The disc is also another one of the more stacked editions in term of supplements. It contains another archival interview featuring the director, again from an episode of the French program Cinťma. It features Demy and composer Michel Legrand working on the music for the film, trying to figure out how the dance numbers will work and how to end the song correctly, the latter of which becomes a rather touchy subject between the two. They then both sit down to talk about the film and their desire to make a more traditional musical and how they collaborate. It runs 11-minutes.

Criterion has then recorded a new discussion between film scholar Jean-Pierre Berthome and costume designer Jacqueline Moreau, widow of one of Demyís frequent collaborators, production designer Bernard Evein. During the 26-minute conversation the two discuss Demyís and her husbandís work together. She recalls how she first met Demy and then their early work together, particularly The Umbrellas of Cherbourg which presented a particular challenge due to the colours that Demy wanted: the basically had to break down every scene in the film and plan the colour schemes precisely for each so nothing would clash. She then talks about her husbandís work, focusing mostly on The Young Girls of Rochefort as they go through his concept drawings.

That interview starts out fairly dry but picks up as it goes. Much better (and competing for best feature on the disc) is a 1966 episode from the French television program Behind the Screen, focusing on the making of The Young Girls of Rochefort. This 35-minute episode spends a lot of time looking at the filmís production design and includes a fairly extensive interview with Bernard Evein, who covers the work theyíre doing and gives a great overview of what a production designer does and how one works with the director. Thereís also an interview with producer Mag Bopard and a rather intriguing one with the mayor of Rochefort, who talks about some of the issues that came up with letting the crew in and some of the things heís really enjoyed (like overhearing the musical numbers during work hours.) Local businesses really benefitted from the production, getting free paint jobs and repairs for the film. Most intriguing, though, is behind-the-scenes footage of the twinsí musical number: we actually get to see the musical number performed in both French and English. I wasnít actually aware of an English version of the film and doing online research didnít actually yield much about it, but just seeing this footage was a real treat. This was a great find on Criterionís part, but whatís disappointing about it is that itís only the second episode of what was apparently a six-part run, so itís a bit of a letdown not to see the rest of the material since this lone episode suggests a wonderfully engaging behind-the-scenes piece.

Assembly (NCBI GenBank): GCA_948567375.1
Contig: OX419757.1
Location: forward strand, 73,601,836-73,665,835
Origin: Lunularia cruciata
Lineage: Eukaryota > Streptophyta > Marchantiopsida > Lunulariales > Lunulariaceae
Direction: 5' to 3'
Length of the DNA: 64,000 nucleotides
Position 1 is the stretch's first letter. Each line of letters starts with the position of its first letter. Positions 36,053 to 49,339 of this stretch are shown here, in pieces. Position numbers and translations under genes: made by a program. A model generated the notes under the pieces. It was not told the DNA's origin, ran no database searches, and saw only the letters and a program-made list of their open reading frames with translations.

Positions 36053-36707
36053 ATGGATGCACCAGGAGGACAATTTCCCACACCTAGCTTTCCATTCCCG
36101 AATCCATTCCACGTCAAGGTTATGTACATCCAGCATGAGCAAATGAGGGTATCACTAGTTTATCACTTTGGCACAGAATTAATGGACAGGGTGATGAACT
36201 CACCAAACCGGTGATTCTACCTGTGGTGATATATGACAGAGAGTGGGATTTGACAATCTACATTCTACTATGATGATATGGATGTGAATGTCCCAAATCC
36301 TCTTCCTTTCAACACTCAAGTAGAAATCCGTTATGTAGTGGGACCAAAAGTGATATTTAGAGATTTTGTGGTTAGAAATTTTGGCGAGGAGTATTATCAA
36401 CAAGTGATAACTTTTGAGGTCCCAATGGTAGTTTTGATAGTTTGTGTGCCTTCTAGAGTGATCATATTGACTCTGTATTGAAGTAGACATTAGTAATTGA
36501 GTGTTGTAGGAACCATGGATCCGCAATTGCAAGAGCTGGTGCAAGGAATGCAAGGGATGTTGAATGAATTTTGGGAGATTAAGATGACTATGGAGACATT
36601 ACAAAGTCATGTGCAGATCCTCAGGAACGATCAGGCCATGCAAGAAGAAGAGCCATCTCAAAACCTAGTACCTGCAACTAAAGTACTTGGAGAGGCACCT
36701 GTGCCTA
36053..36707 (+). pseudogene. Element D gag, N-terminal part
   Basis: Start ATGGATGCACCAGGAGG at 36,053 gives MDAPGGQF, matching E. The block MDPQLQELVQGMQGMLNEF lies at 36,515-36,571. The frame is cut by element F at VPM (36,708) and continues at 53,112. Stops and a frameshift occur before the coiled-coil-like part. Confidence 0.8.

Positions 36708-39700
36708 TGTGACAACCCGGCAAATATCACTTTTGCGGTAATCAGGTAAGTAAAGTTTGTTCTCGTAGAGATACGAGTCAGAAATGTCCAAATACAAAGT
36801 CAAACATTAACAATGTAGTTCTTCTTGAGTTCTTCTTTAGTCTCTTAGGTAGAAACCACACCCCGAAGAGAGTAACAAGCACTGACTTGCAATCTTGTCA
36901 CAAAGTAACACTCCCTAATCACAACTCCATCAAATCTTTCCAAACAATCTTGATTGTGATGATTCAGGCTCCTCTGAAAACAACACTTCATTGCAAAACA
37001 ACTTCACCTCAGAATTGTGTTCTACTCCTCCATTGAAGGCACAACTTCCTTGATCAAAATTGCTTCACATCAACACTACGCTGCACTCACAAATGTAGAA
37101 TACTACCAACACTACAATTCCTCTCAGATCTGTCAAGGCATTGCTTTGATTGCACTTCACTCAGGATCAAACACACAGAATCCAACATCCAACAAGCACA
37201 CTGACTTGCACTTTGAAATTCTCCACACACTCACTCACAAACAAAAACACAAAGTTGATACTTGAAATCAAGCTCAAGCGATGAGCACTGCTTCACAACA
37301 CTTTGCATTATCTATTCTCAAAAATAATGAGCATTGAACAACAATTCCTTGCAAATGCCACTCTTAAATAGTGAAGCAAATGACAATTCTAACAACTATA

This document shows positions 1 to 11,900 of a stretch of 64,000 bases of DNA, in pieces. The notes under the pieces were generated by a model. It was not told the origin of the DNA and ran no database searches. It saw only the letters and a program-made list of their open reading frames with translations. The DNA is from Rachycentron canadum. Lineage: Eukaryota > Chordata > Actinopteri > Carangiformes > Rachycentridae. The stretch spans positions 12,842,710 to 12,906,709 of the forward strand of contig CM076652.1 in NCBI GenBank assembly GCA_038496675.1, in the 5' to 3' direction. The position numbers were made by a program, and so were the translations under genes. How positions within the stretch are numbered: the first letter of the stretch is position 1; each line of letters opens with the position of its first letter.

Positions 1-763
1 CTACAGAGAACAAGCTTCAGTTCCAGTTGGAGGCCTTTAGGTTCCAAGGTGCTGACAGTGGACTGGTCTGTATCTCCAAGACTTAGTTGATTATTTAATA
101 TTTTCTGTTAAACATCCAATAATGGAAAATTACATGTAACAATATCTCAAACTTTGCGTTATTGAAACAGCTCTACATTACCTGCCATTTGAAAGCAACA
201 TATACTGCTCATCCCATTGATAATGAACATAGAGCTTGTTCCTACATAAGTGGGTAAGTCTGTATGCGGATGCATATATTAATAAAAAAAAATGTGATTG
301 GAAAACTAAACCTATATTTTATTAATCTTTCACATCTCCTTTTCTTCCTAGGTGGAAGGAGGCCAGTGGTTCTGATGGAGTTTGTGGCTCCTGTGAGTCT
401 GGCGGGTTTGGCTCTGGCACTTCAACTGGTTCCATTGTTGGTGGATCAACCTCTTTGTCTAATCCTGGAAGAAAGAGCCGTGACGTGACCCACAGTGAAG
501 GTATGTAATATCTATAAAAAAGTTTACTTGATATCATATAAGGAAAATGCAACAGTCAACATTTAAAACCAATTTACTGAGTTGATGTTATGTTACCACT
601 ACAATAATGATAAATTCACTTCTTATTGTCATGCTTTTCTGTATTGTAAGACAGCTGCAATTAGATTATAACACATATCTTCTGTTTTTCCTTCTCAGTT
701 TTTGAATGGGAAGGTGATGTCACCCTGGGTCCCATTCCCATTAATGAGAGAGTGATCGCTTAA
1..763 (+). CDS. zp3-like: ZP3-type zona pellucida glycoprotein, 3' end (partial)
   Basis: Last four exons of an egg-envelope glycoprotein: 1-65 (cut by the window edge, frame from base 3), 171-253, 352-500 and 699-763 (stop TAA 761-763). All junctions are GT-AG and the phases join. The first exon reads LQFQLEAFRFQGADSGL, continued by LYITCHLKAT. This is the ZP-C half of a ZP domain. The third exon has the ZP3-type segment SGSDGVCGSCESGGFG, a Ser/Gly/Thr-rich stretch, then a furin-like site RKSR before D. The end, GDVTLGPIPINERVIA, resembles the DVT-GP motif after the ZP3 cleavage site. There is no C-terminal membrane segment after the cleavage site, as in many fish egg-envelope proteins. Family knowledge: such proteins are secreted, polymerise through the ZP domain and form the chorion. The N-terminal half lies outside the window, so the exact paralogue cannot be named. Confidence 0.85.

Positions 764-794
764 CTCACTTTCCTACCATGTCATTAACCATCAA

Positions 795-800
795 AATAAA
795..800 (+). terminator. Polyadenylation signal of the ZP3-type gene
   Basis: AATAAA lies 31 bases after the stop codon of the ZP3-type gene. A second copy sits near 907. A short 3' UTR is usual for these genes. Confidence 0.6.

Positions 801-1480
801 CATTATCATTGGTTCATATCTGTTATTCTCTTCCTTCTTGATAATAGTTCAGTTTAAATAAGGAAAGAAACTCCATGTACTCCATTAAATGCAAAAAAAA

Also a strong addition is the 1993 documentary The Young Girls Turn 25. The 66-minute documentary, directed by Demyís widow Agnes Varda, revisits Rochefort during a festival celebrating the 25th anniversary of the film. She captures plenty of the festivities while also getting interviews with many of the locals and members of the cast and crew (including Deneuve) who all recall the experience. It also shows more English footage from a musical number. It had a profound impact on the town and the documentary really captures that and is all the more fun because of it. As a nice bonus it has also been beautifully restored, where even the production footage looks amazing. Itís also delivered in 1080p/24hz, and looks about as good as the main feature. A great inclusion.

(As a note The Young Girls at 25 only appears on the Blu-ray. The DVD version of the supplement has actually been included on the second disc of Une chamber en ville.)

The supplements then close with a the re-release trailer for the film. Surprisingly there is no restoration demonstration to be found.

Thereís obviously material missing (the rest of that television making-of, and more footage from the English version) but what remains is fantastic, with a couple of the stronger ones of the entire set found here. All of it is worth viewing.

9/10

CLOSING

Another strong edition in Criterionís Jacques Demy set, delivering an excellent roster of supplements and solid, filmic transfer.